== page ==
An Excerpt from Jim Conrad's
NATURALIST NEWSLETTER
of November 23, 2014
Issued from Río Lagartos, YUCATÁN, MÉXICO

WIND IN RÍO LAGARTOS

The same cold front that this week brought heavy snow and cold temperatures to eastern North America crossed the Gulf of Mexico and stalled for three days atop us. Here it was a real "norte," bringing only a few showers but enough chill for people to put on jackets. The wind simply roared through town. Flamingo tours and fishing were abandoned and all the town's colorful little boats were tied up at the storm wall or anchored just offshore, where they bobbed on white-topped, muddy waves like corks on choppy water.

When men can't take their boats out they stand around in little groups huddling out of the wind, holding their arms together, looking philosophical. The wind blows great brownish-green, soggy mounds of seaweed up against the storm wall, and foam from crashing waves jumps the wall and flies across the street like white tissue paper. Terns, gulls and pelicans line up atop the sides of boats and atop pylons out in the water, sometimes looking snug and resigned but other times harassed and uncertain, just like the whole town.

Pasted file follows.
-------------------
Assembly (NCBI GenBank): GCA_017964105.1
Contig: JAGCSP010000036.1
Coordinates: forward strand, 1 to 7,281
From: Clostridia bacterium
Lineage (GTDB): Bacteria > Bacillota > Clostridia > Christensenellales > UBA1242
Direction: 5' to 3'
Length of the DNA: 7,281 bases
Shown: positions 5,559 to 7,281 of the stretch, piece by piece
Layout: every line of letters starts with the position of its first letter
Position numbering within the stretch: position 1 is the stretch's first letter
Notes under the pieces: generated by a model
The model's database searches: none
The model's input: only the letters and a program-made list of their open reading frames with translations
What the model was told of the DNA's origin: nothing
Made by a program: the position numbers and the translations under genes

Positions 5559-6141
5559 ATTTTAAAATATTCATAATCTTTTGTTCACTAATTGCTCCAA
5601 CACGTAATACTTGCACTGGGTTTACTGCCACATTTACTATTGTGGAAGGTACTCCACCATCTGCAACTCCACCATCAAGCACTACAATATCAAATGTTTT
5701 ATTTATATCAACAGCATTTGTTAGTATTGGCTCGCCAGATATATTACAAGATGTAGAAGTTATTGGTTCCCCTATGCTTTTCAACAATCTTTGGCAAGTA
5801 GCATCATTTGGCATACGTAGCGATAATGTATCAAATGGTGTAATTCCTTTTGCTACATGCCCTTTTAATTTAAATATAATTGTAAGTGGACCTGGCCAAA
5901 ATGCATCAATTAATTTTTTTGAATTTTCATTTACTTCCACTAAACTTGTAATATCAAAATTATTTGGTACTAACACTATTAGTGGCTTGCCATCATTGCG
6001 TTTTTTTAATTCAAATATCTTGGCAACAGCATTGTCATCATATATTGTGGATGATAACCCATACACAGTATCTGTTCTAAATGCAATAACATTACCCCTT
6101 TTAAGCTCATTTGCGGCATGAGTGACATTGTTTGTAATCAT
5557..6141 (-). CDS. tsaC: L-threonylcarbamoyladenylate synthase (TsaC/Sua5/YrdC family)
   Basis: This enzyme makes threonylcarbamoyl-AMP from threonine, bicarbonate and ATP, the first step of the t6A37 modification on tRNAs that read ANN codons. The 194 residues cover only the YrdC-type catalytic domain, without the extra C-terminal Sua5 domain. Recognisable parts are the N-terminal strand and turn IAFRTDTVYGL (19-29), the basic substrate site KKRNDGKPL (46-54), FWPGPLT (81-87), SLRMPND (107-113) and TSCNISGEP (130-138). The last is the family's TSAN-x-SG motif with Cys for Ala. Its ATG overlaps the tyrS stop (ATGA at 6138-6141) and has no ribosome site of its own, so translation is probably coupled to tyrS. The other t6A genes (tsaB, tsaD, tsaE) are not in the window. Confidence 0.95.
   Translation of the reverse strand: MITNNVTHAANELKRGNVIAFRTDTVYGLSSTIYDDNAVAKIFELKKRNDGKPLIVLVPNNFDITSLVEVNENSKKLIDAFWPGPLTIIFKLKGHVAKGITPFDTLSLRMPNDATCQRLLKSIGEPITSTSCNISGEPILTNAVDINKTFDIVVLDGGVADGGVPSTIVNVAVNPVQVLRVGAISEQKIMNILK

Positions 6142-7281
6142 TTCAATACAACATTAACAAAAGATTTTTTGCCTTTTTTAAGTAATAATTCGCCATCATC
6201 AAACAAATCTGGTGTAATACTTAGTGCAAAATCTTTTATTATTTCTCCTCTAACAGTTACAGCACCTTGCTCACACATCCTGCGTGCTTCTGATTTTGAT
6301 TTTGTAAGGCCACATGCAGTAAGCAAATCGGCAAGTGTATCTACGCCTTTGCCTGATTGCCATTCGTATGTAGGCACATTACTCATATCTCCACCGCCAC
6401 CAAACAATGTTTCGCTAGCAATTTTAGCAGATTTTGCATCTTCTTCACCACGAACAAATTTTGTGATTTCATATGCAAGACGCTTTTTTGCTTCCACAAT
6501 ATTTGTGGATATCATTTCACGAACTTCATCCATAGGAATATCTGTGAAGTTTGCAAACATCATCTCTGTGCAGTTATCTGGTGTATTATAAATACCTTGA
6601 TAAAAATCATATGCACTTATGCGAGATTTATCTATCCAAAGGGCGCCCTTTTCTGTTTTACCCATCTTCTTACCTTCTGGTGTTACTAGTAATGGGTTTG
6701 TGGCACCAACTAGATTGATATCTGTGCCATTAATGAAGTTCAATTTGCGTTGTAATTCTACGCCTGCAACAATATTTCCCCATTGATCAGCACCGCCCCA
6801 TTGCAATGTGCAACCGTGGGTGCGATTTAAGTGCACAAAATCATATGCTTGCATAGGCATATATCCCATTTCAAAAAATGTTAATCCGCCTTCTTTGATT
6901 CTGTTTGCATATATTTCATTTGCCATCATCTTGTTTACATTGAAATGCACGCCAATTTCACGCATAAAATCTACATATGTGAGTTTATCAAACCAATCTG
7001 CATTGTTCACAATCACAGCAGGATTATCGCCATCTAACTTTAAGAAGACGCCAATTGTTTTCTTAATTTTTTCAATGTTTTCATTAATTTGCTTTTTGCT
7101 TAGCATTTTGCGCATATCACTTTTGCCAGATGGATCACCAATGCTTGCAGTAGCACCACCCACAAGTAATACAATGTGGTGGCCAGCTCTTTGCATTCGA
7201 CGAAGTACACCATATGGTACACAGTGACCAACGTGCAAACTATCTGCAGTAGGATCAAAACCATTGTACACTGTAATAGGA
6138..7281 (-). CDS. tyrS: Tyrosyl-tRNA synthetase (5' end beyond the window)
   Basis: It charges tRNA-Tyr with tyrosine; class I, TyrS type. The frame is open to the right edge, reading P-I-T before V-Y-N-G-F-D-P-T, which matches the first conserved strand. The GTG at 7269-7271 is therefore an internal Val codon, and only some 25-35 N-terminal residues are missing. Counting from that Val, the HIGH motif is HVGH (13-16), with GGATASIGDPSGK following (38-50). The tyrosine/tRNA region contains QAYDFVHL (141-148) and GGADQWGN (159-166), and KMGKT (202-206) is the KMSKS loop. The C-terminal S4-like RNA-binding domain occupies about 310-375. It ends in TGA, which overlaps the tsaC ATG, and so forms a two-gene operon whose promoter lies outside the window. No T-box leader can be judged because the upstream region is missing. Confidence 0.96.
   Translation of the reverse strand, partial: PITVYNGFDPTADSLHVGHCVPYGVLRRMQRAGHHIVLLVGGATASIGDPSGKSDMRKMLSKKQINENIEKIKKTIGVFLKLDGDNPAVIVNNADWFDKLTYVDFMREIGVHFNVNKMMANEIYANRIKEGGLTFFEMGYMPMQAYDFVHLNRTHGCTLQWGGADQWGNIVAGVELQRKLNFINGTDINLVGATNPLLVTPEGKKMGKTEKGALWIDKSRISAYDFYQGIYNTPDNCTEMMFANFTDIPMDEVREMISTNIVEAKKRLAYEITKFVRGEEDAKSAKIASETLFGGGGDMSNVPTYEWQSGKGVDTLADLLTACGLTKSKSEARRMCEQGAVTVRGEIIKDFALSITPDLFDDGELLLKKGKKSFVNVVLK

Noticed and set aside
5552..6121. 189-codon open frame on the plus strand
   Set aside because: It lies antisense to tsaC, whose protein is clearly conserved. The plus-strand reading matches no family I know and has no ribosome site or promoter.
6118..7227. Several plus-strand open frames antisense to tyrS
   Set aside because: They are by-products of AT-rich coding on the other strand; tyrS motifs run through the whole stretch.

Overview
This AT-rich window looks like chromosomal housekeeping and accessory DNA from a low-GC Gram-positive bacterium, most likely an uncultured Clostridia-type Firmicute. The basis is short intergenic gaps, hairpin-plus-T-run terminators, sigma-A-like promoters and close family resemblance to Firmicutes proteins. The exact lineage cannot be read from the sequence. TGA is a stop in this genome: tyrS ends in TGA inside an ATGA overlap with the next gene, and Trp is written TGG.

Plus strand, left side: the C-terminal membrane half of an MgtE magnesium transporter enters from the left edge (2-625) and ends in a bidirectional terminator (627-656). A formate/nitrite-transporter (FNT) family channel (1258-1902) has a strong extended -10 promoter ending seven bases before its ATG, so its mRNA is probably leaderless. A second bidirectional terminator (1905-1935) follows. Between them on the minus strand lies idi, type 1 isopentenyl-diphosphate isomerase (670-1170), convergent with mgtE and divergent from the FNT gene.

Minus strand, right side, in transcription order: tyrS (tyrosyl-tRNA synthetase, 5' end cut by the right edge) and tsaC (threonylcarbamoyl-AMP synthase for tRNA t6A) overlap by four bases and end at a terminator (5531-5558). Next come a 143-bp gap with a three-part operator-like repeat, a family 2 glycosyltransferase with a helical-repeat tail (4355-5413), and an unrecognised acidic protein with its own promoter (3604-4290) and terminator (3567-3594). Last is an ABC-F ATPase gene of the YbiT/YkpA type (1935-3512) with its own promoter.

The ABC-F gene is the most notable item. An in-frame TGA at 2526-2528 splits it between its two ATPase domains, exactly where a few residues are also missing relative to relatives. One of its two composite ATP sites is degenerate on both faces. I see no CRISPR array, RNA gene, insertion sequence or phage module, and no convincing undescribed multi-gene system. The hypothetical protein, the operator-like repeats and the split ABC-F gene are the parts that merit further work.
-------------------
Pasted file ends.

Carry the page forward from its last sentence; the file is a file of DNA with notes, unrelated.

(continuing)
When the strongest gusts whirred around building corners and whistled through wires, people cocked their eyes and looked around. It reminded them of Hurricane Isadora in 2002, which devastated the mangroves and nearly destroyed the town. Everyone has stories. Everyone is still spooked by that hurricane, and everybody knows it's just a matter of time until an even worse one comes along. With this wind, and all these idle men huddling in corners, there were memories and apprehensions in the streets you didn't see, but felt.

At night, the usual sounds of distant barking dogs, motorbikes and people's TVs were drowned out by the wind's incessant roar. Inside the roar, somebody's loose sheet of tin convulsed against rafters it was gradually tearing itself from; a coconut palm's fronds noisily lashed the side of the house. It was like inside the head of an old person no longer able to hear quieter sounds, just the constant head-roar of irrepressible Nature taking its course, and the heartbeat of things falling apart, of impersonal, out-of-control lashings and beatings.

But, beautiful was the town with wind rampaging through it, beautiful when the sun began breaking through clouds, beautiful when things calmed down and men turned up along shore looking over their boats, and trading jokes with one another. Beautiful when the air was quiet enough for the odor of baking tortillas to waft through the streets, and beautiful when the terns, gulls and pelicans could soar and dive in their usual ways, exactly as terns, gulls and pelicans are supposed to.  Facebook Icon.